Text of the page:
I am proud to say that I am a lover of all things brussels sprouts and cabbage, but this wasn’t always the case. As a kid, I would turn my nose up at that pungent, sulfurous aroma that would hit me every time we’d go over to my grandfather’s house as he was preparing cabbage and noodles, or other traditional Ukrainian dishes. This disgust was further reinforced through TV and films, where it seemed that all children and even some adults shared my view. So this got me thinking, why are we so averse to bitter foods when we are young, and why does that change as we eventually grow up?
The ability to detect bitterness is an evolutionary ancient trait, predating human beings by millions of years. For example, jellyfish, fruit flies and even bacteria have the ability to sense bitter compounds in their surroundings. This makes sense, considering that bitter compounds are often toxic in high doses, and are produced by plants and animals alike to deter predators from choosing these bitter organisms for a mid-afternoon snack. Given that toxicity and bitterness often go hand-in-hand, it is only natural then that our ancestors would want to avoid bitter compounds. Prior to agriculture, when our ancestors were of a hunter-gatherer sort, this ability to detect bitter compounds would have been advantageous for early hominids to ensure they didn’t consume any toxic foods.
Not only have humans been evolutionary ‘trained’ to avoid bitter foods, we are also physiologically designed to be experts at it. It has been shown that the human body has upwards of 80 tastes receptors that sense bitterness alone. That’s more than double the amount of receptors that can sense any of the other three basic tastes (sweet, salty and sour). This is because bitterness comes in all shapes and sizes, consisting of over 500 unique compounds✝, and how you express these taste receptor genes will determine how sensitive you are to certain bitterness compounds.
However, that doesn’t explain why our view on bitterness usually shifts as we get older, and to answer that we need to keep two things in mind:
The first of those being that as we age, we lose taste receptors, most notably, the loss of receptors for salt and bitterness. The second thing to remember is that our bodies are able to adapt to our surroundings, our palate being no exception.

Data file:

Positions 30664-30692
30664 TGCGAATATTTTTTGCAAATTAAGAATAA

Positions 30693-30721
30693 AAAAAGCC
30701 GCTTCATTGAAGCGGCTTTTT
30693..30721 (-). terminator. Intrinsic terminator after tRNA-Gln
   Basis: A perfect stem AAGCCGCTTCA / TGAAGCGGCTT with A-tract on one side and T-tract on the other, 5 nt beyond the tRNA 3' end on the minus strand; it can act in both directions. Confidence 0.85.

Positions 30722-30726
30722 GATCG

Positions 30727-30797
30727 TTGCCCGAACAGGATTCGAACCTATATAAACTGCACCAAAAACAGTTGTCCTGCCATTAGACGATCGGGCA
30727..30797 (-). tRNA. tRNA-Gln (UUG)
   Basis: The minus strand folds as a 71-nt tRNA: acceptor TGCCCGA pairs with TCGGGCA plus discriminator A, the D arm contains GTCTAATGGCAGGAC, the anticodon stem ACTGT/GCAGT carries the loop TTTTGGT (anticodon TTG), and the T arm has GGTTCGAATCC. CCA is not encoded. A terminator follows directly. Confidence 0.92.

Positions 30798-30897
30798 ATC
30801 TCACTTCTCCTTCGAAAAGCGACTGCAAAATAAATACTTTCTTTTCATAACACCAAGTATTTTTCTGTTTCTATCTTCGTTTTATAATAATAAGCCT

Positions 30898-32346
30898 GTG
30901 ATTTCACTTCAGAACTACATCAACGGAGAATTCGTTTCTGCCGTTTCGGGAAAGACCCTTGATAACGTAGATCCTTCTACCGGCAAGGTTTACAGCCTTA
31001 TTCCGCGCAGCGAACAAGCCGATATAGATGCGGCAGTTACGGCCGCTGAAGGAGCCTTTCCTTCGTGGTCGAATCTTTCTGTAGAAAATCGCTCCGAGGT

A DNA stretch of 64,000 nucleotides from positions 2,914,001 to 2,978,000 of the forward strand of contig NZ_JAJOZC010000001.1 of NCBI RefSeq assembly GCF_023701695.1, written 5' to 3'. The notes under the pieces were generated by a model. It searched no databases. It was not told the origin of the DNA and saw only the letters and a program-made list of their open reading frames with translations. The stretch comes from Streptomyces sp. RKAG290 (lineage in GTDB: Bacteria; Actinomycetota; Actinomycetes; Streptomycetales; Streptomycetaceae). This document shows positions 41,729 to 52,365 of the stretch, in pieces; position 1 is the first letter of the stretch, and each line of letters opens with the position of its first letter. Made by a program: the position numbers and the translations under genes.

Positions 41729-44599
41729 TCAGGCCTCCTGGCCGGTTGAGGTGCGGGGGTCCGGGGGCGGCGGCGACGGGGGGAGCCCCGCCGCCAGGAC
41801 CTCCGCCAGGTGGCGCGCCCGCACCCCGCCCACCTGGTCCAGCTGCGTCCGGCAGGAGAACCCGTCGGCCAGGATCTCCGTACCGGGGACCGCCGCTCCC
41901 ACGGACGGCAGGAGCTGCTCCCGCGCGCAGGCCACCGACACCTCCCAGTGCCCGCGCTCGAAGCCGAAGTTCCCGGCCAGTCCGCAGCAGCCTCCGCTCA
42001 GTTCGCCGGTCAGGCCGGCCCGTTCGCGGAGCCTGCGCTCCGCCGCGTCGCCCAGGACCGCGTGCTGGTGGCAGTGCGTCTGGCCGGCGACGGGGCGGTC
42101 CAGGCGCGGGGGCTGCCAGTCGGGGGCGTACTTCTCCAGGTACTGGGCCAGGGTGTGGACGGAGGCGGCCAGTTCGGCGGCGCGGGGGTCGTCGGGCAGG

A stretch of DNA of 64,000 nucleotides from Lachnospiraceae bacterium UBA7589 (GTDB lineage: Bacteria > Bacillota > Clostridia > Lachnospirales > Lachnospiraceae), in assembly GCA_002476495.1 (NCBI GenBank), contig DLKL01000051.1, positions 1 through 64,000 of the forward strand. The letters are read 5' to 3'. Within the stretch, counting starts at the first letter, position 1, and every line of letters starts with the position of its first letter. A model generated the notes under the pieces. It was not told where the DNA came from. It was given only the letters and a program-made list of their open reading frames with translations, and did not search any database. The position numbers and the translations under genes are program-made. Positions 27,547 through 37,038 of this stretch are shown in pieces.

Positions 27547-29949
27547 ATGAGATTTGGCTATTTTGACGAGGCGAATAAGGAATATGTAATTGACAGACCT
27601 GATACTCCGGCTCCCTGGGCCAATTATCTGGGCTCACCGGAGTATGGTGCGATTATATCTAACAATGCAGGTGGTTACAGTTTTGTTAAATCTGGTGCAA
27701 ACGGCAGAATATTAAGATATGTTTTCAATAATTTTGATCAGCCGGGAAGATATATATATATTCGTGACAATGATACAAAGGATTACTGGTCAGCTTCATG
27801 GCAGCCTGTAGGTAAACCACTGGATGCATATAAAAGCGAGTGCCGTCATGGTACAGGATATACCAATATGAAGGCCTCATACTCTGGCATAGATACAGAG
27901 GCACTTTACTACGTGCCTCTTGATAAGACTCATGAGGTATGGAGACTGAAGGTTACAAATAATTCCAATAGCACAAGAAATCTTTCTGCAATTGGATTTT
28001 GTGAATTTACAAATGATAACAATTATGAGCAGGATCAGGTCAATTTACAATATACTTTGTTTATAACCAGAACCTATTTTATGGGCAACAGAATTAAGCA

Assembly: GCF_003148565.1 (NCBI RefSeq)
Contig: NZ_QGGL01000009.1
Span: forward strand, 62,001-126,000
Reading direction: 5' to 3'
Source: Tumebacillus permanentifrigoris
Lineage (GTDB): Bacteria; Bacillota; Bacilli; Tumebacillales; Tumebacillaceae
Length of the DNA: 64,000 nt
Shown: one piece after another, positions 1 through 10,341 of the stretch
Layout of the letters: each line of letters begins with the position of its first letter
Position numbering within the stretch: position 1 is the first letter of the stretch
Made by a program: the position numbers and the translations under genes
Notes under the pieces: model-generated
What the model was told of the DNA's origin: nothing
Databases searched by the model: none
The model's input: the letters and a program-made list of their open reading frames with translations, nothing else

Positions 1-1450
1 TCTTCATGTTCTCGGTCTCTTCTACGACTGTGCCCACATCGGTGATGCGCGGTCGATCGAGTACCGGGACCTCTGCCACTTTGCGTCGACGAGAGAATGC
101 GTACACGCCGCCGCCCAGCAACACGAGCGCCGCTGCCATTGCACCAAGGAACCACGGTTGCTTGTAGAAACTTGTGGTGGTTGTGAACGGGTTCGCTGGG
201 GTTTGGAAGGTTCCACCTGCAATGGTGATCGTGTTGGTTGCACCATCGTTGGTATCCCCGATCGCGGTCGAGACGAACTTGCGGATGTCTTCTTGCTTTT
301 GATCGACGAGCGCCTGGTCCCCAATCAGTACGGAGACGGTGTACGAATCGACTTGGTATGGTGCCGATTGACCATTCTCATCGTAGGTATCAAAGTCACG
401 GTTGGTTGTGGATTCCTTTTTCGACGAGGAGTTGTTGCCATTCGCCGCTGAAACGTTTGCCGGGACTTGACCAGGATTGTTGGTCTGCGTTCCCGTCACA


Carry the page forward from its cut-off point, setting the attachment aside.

As we age, we are exposed to a wide variety of foods, and although we may not be keen on them to begin with, over time and with enough exposure to them, our views on the foods change. However, just because we are able to tolerate bitterness, and have learned over the years that these foods aren’t poisonous isn’t exactly enough evidence to suggest that bitter foods are healthy. There must be some benefits to eating bitter foods, right? Otherwise, why would parents partake in the insufferable battle to get their children to eat broccoli? Well it turns out mom and dad were right; it has been shown in study after study that bitter compounds such as glucosinolates (broccoli), caffeine (coffee) and other phytochemicals found in wine, tea, kale, etc. have antioxidant and anti-carcinogenic properties to them. It’s almost as if the natural defense mechanisms utilized by the plants has now been passed along to you, the consumer. In this case, it just goes to show you that what doesn’t kill you can in fact make you stronger.
Thank you for sticking with me to the bitter end of this post. What started out as a seemingly innocent observation, turned into a fun and interesting topic to research. Never would I have guessed that the reason children don’t like bitter foods stems from an ancient signal that allowed early hominids to avoid consuming toxins. Even more interesting, is the fact that due to agriculture and the domestication of crops, this ancestral signal does us very little good in our day-to-day lives. On the contrary, it hinders many children from getting important vitamins and nutrients that are needed for a healthy diet. So the next time you down four cups of coffee before noon, don’t worry about it; just remember, it’s good for you.
✝ If you’d like to see all of the known bitterness compounds for yourself, I highly recommend checking out BitterDB, where you can browse and get more info on these compounds.
About the Author
|Christian B. Schwoyer is a graduate student in the Genetics department at the University of Georgia, studying the basis for frost tolerance in the biofuel crop, switchgrass. When away from the lab, he loves to run and enjoys a fine cup of coffee, just not at the same time. He can be reached at firstname.lastname@example.org.|